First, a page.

My darkest piece - 13 dips. The piece underneath has been dipped 3 times.

Clever use of sticks to suspend pieces in the dye vat

Though I wore gloves for the most part, I did dip once without the gloves. All washed off except on my nails.

Roland's work - real art pieces - even more beautiful in real life.

Ai = Indigo

Monday, June 16, 2014

Indigo stencil dyeing first full day

Second piece primed with 30 second dip

Must dry next. 

Primitive easy stencils I carved and punched. I really like that part. 

First piece. Just dipped 3x. 

Saturday, June 14, 2014

SWAP 2014

City-wide Couture (CWC), a wonderful sewing group of inspired and inspiring sewists, has issued a challenge. And I love a challenge. The challenge is to create an organized, coordinated set of clothing. This might be called a 6PAC, as it is on Artisan's Square, but in this case, it is called a SWAP - Sewing With A Plan.

The 6PAC comes to mind because it is the one and only time that I actually - sort of - pulled such an organized set of sewing all together. I gathered fabrics, selected patterns, and sewed as planned. B.O.R.I.N.G. I much prefer to sew as the spirit moves me. Now I did love seeing the other 6PACs. Those were great fun to view.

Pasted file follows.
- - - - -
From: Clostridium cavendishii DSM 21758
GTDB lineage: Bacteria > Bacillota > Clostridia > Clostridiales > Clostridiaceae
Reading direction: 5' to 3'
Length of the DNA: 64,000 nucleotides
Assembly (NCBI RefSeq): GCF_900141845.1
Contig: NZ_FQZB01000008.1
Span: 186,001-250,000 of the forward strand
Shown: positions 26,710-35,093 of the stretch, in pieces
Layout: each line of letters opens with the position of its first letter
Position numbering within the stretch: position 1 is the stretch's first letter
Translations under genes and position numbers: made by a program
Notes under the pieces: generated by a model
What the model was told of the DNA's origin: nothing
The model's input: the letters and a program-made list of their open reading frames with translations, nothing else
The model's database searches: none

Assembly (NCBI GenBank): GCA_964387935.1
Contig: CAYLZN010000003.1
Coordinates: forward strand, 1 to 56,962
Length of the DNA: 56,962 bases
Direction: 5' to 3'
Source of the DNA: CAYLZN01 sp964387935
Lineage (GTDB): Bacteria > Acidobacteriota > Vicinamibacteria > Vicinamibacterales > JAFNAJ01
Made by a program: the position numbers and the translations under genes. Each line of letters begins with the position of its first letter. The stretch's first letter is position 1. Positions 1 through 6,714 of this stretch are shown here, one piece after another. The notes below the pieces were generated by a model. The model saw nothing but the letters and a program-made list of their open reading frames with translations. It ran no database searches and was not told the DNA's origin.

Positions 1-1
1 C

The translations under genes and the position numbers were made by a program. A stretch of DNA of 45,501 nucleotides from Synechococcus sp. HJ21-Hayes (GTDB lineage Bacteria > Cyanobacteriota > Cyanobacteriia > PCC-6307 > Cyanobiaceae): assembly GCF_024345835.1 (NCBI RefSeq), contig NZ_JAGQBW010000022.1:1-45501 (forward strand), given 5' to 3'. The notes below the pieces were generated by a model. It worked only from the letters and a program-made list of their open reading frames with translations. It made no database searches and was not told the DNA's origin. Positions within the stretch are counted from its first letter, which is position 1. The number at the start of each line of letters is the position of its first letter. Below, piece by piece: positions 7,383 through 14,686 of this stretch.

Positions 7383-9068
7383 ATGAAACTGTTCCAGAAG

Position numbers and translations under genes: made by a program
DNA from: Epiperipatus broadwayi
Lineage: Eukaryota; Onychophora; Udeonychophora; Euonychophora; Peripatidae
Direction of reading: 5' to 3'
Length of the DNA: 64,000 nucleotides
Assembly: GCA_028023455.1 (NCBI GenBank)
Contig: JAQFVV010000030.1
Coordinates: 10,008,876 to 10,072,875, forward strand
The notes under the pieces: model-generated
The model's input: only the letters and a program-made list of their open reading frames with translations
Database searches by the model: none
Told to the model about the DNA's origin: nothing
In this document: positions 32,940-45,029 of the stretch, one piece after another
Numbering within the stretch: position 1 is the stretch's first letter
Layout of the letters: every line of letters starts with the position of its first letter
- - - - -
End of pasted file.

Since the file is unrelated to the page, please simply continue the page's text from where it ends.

Notably, though my 6PAC was successful in some ways, I never enjoyed wearing the pieces. The 6PAC I chose resulted in clothes that worked together but did not make my heart sing.

The CWC SWAP is fairly simple - 5 pieces by late fall. Not many rules, just that the pieces need to mix and match. After much thought, I believe that the best path for me is a modified SWAP. In my SWAP world, I make one garment after another that makes my heart sing.

So what makes it a SWAP, you might ask?

Well, I've added my own little personal challenge. Each garment must coordinate with the NEXT,  I mean, LAST garment. Sort of a linked list. Or serial monogamy.

While I love the idea of the pretty story board with fabric swatches attached and patterns neatly listed, it just is not going to work for me unless I force it. And if I force it, well, no singing heart.

And I've decided to use stash fabrics, another minor twist to the SWAP.

So here is garment 1:

It is the High Five jacket from the Shapes line of patterns, made as a pull-over. The fabric is a light-weight shot linen, hot pink in one direction and yellow in the other. I added some yellow sashiko to warm it up a bit.

And I'm trying these pants out for garment 2:

Not too sure if these really work together, color-wise. What do you think?

I do love each piece. The pants are Cutting Line Design one-seams with added pockets and elastic gathering at the hem, also linen but a medium weight. This linen has a subtle stripe that may have taken the color tones too warm to wear with the cooler colors in the top.

Now I'm looking at tops that work with these pants to continue my linked list. A yummy chocolate brown top would be pretty maybe. But first I'm off to spend a week learning about indigo dyeing. So maybe my SWAP will be replanned around that!

Does planning to sew make your heart sing?